While I was in the US my sister took me to have a pedicure. Knowing that I'd be sitting for a while I decided to visit the bathroom first. It was located in the back of the salon and was used mainly by the staff, all of whom were Vietnamese. I sometimes wonder if the entire female population of Vietnamese in the US are working as manicurists. Anyway, I walked into the door and was confronted by the sign. I read it and started to laugh and decided I'd better take a picture because no one would believe me.

I don't think I've ever heard of an American standing on a toilet seat. Standing on the toilet seat must be a third world kind of thing. The sign was posted for the Vietnamese employees.

Culture even finds it's way into the bathroom...lolol
----

A commenter pointed out Baba Gannouj's blog. He posted this image of a sign from Syria:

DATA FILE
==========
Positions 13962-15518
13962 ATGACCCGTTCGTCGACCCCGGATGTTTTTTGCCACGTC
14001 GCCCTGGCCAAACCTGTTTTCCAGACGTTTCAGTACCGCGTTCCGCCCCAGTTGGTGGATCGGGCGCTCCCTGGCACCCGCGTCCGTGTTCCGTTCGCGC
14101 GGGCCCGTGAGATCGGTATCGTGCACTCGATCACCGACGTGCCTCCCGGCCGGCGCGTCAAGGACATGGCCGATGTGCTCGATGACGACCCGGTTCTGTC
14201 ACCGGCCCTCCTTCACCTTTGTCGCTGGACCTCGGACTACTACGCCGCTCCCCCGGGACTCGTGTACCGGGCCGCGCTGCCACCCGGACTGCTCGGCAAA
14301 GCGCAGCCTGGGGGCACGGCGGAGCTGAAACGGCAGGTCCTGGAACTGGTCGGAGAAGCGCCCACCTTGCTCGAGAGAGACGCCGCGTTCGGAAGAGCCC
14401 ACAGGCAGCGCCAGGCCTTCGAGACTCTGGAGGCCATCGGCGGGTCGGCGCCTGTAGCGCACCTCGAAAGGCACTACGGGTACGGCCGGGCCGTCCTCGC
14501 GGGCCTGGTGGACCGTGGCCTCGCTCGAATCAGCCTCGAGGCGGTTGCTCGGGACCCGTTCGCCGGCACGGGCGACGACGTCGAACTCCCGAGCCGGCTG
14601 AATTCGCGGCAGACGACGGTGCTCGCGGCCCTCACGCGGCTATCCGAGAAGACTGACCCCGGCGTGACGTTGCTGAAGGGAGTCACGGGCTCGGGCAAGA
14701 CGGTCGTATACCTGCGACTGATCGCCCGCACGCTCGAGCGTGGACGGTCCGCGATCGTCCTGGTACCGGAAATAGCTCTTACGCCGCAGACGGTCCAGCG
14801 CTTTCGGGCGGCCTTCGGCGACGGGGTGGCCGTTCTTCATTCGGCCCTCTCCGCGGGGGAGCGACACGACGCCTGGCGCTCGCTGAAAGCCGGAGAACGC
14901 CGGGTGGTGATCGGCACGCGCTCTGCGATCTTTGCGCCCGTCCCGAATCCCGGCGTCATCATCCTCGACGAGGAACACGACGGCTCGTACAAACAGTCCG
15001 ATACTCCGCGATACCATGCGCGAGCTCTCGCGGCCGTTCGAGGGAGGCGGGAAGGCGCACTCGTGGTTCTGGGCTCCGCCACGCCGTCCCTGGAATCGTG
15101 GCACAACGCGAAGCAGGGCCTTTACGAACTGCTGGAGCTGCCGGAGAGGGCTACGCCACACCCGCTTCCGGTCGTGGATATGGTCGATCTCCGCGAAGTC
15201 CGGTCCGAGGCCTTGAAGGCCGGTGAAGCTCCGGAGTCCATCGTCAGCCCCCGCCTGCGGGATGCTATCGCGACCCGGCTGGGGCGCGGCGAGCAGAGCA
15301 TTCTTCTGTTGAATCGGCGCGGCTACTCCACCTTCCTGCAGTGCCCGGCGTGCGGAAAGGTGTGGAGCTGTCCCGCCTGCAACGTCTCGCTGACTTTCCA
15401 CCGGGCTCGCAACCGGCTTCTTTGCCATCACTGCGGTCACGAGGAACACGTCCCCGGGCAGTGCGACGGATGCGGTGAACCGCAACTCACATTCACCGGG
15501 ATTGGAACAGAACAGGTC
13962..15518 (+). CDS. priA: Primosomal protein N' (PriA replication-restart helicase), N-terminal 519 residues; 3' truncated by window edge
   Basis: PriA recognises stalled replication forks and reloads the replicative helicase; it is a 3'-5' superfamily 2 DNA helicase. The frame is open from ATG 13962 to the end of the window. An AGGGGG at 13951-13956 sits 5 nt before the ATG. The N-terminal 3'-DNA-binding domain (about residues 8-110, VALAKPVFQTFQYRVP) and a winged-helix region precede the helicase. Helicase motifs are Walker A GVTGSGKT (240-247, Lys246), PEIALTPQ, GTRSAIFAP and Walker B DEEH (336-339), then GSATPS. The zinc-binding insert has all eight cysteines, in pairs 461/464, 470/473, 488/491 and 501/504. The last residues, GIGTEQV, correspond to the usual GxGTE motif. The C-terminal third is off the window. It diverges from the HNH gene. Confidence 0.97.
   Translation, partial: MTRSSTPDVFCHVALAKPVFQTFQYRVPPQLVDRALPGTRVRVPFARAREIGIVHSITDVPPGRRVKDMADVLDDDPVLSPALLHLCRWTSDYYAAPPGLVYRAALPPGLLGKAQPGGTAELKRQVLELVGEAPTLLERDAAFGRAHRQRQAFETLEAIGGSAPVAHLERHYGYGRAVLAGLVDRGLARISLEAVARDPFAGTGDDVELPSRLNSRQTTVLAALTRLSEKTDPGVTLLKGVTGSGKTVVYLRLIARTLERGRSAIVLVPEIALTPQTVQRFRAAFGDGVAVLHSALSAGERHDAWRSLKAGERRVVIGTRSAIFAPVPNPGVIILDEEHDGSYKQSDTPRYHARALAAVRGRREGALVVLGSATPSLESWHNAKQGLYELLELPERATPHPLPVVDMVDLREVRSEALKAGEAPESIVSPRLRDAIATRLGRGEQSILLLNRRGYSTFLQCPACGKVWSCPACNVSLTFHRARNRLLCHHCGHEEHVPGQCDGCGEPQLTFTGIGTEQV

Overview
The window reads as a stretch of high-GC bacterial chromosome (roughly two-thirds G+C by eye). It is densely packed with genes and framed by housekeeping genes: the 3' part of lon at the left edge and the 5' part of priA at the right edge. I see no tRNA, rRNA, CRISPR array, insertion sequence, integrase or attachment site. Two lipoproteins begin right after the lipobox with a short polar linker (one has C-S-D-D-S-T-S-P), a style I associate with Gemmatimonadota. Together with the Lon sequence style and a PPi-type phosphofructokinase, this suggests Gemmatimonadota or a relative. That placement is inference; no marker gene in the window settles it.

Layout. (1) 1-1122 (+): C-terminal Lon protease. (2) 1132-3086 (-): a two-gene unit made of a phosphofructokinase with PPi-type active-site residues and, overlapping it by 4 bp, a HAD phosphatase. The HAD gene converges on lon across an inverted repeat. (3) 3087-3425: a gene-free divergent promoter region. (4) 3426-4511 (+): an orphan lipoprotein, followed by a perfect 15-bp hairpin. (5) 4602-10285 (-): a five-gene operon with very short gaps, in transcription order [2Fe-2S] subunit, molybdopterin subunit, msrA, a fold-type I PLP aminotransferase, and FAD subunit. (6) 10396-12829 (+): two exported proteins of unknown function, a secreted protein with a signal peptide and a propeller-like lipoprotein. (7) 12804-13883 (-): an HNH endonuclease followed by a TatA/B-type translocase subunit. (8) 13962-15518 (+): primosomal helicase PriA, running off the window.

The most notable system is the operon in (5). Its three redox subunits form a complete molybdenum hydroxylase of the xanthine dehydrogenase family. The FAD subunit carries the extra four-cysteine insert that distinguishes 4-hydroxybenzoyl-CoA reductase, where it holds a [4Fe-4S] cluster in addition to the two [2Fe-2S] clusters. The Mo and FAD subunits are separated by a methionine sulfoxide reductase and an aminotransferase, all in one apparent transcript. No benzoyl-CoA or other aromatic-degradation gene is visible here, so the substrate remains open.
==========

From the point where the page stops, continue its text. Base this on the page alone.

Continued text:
Special wishes

Happy birthday to Adam my # 1 son!

Posted from moBlog – mobile blogging tool for Windows Mobile

Friday, June 12, 2009

Criticism

All of us should take a lesson from the weather:

It pays no attention to criticism.

Sunday, June 07, 2009

Care to comment?

In my last post I wrote about how I felt on the first day of my arrival back to Libya after a month's absence. I said it was dirtier and stinkier than I remembered and that Libyans smell like Libyan food (onions and spices). I wrote that the streets were lined with trash and rubble.

Lots of people agreed with me but some accused me of being everything from racist to suffering a mid life crisis. One commenter even threatened me: 'and be sure you will be treated so badly soon when i meet u'. There were a few comments that I didn't post because they were vulgar in the extreme.

I said Libyans smell like Libyan food.... well guess what? Indians smell like Indian food, Ukrainians smell like Ukrainian food, Chinese smell like their food and so on. The saying 'You are what you eat.' means just that. And don't forget that old people have a specific smell and babies most certainly have their own special odor. Does this mean that I hate them? Any of them? No! Of course not. How ridiculous!